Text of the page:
Whatissociology
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  • Social structure The patterns in our social behavior On an individual level, divorce & unemployment are experienced as personal troubles. However, in the U.S., divorce & unemployment have touched millions of lives and are, thus, public issues. When we make the perceptual shift from personal troubles to public issues, we are exercising our sociological imagination and making the social structure apparent.
  • Structuration - two-way process by which we shape our social world through our individual actions and by which we are shaped by society. - We are constantly engaged in the process of structuration.
  • Merton’s Micro and Macro Approaches to the Study of Society Macrosociology: large-scale phenomena (e.g., entire civilizations, groups, institutions, social patterns) Microsociology : Stresses the study of individual characteristics, social interactions, use of symbols (e.g., language).
  • Sociology was born in an attempt to explain the social changes resulting from the Industrial Revolution. Sociological perspective will help us to understand this world and the future it is likely to hold for us. Developing a sociological perspective requires looking beyond surface explanations for social phenomena; it requires the use of imagination. The sociological imagination refers to our ability to break free from our particular circumstances and see our social world in a new light. Developing a global perspective has great importance for sociology. It opens our eyes to the fact that our interdependence with other societies means that our actions have consequences for others and that the world’s problems affect us.
  • Microsociology - the study of everyday behavior in situations of face-to-face interaction. Macrosociology - the analysis of large-scale social systems. The two are closely connected.
  • Emile Durkheim - social change is based upon the development of division of labor. Durkheim emphasized that sociology must study social facts, aspects of social life that shape our actions as individuals. For a study to have a continuing existence over time, its specialized institutions must work in harmony with one another and function as an integrated whole (organic solidarity).
  • “ All human history thus far is the history of class struggles.” The main sources of social change come primarily from economic influences. Capitalism, he argued, divided societies into conflicting classes where the ruling class exploited the working class and the working class struggled to overcome that exploitation. Marx believed that we must study the divisions within a society that derive from these economic inequalities if we want to understand the forces shaping that society. He believed that capitalism would be replaced by an economic system in which society would have no classes.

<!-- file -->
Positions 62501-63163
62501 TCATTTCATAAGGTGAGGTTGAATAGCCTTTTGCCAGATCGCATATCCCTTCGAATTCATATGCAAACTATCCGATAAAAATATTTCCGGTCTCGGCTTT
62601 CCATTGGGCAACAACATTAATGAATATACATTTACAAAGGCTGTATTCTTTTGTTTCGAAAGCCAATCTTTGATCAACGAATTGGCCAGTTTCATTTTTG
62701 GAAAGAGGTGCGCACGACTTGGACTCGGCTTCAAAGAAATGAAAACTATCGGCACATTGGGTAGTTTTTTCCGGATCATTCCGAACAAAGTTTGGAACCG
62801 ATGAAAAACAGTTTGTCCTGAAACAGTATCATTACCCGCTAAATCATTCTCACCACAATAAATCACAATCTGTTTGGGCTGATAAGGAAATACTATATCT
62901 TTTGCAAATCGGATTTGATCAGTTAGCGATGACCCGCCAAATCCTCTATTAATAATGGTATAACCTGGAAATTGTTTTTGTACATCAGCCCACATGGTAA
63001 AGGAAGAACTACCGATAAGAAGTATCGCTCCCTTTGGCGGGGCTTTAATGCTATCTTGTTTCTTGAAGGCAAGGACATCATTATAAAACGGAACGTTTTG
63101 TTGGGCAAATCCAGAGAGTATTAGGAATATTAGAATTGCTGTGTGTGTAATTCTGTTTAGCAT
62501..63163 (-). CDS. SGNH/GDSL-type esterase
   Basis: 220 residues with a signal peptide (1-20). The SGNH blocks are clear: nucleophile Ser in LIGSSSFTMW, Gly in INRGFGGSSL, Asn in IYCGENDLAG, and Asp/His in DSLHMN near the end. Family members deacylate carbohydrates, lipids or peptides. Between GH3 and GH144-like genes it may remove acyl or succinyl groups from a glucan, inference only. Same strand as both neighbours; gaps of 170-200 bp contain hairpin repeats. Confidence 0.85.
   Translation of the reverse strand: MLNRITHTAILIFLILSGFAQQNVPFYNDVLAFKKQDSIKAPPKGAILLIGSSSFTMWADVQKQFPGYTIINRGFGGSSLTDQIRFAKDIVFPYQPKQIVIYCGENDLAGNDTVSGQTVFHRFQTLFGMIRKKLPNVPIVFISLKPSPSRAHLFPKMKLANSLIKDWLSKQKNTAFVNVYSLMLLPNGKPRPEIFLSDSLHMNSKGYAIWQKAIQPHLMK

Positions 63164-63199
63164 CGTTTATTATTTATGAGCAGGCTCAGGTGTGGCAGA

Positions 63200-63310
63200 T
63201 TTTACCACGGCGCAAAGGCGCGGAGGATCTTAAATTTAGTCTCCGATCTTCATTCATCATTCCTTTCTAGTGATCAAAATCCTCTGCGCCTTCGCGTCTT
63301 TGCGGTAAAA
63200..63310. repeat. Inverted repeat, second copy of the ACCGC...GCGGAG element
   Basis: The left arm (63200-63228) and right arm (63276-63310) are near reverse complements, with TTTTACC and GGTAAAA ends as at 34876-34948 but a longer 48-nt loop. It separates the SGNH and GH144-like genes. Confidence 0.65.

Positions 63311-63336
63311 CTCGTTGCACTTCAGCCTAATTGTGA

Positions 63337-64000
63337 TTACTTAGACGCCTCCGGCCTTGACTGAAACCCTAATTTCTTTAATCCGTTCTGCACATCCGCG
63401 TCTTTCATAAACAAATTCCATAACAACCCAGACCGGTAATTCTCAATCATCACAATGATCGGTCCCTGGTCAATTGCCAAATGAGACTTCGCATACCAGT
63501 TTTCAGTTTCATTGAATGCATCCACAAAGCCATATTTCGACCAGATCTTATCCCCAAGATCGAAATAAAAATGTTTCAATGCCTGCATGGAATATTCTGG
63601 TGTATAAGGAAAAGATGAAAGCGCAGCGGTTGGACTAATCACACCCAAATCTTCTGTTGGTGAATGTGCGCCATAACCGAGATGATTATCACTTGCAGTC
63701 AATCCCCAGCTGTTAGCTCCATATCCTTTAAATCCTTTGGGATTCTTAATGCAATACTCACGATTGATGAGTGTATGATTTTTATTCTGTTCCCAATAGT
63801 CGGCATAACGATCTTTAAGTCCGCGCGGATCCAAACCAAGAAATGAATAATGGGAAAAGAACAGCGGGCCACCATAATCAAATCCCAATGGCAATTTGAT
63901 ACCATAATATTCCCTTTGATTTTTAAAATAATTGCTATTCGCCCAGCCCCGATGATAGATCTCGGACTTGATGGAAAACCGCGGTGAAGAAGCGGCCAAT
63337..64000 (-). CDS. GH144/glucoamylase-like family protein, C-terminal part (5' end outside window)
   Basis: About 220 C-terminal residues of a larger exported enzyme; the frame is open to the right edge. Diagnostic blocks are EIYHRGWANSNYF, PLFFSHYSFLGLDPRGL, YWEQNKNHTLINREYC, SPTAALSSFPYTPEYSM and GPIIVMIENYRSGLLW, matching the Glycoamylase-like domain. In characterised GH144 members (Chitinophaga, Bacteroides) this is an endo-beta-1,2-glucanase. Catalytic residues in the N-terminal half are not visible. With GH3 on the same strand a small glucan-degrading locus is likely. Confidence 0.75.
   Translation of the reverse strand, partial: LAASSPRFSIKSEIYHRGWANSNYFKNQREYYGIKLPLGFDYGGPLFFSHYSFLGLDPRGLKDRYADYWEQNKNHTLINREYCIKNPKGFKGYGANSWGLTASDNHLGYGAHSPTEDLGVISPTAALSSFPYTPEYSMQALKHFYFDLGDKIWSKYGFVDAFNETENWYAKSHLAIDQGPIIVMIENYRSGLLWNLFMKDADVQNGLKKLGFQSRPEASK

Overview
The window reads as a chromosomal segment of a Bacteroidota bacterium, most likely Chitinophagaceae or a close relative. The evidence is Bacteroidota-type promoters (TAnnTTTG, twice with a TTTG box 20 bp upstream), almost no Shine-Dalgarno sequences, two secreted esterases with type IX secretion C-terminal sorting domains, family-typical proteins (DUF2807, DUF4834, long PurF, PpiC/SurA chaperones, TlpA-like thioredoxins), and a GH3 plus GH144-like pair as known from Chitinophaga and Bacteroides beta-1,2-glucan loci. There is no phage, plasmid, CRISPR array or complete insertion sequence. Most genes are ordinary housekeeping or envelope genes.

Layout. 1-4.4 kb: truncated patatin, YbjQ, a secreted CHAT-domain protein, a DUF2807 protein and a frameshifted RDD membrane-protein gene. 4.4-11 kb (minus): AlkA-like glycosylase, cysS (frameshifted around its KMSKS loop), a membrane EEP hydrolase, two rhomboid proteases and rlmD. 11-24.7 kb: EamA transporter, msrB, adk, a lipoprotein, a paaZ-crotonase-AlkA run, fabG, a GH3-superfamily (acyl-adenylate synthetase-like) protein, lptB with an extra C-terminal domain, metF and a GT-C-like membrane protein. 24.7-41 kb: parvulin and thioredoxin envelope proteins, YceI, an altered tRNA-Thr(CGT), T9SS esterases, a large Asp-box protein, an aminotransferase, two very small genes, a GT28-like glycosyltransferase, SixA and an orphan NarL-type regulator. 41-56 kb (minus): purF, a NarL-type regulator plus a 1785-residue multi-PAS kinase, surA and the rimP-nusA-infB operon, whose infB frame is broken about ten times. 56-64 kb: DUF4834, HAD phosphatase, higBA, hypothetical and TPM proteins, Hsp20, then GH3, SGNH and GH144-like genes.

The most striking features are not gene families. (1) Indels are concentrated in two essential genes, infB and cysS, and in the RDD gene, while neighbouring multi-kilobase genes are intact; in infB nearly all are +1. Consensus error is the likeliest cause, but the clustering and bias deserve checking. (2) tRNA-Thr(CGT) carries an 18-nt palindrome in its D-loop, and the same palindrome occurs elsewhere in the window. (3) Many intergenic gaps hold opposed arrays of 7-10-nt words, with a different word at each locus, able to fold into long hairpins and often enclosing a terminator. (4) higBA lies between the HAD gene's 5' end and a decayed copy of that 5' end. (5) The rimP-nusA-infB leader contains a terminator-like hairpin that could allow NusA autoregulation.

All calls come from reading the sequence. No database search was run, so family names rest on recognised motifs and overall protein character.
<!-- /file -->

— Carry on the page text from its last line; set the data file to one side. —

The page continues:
• His approach gave significance back to Durkheim's emphasis on social values and ideas. He sought to show how values and ideas, such as those of religion and science, can shape a society. He argued that the main dynamic of modern development is the rationalization of social and economic life. Rationalization means the organization of social, economic, and cultural life according to principles of efficiency, on the basis of technical knowledge. Lastly, Weber made major contributions to the sociology of religion.
  • The unbroken lines indicate direct influence, the dotted line an indirect connection. Mead is not indebted to Weber, but Weber’s views—stressing the meaningful, purposive nature of human action—have affinities with the themes of symbolic interactionism.
  • But it cannot be modeled directly upon the natural sciences, because studying human behavior is different from studying the world of nature.

Whatissociology Presentation Transcript

  • 1. Chapter 1: What is Sociology?
  • 2. What is Sociology?
    • Developing A Sociological Perspective
    • Development of Sociological Thinking
    • Is Sociology A Science
    • How Can Sociology Help Us in Our Lives
  • 3. What Is Sociology?
    • Sociology
    • -The systematic study of human societies, with special emphasis on social groups in modern industrialized systems.
  • 4.
    • Patterns of social behavior
    • E.g., divorce, substance abuse, aging, immigration, unemployment, underemployment, overwork, lower pay etc. However, they are public issues at the societal level.
    • Social structure is an active & constantly changing social force.
    • It varies across space & time.
    Chapter 1 What Is Sociology- Social Structure
  • 5. Social World Human behavior & thinking Structuration
  • 6. Chapter 1 What Is Sociology
      • Culture
      • Socialization
      • Social interaction
      • Social organizations & institutions
      • Social inequality
      • Environment
    • Human behavior & thinking
    Slide  
  • 7. Scope of Sociology The scope of sociology: studying all human relationships, groups, institutions, and societies. E.g., romantic love & marriage, gay family & marriage….(continued)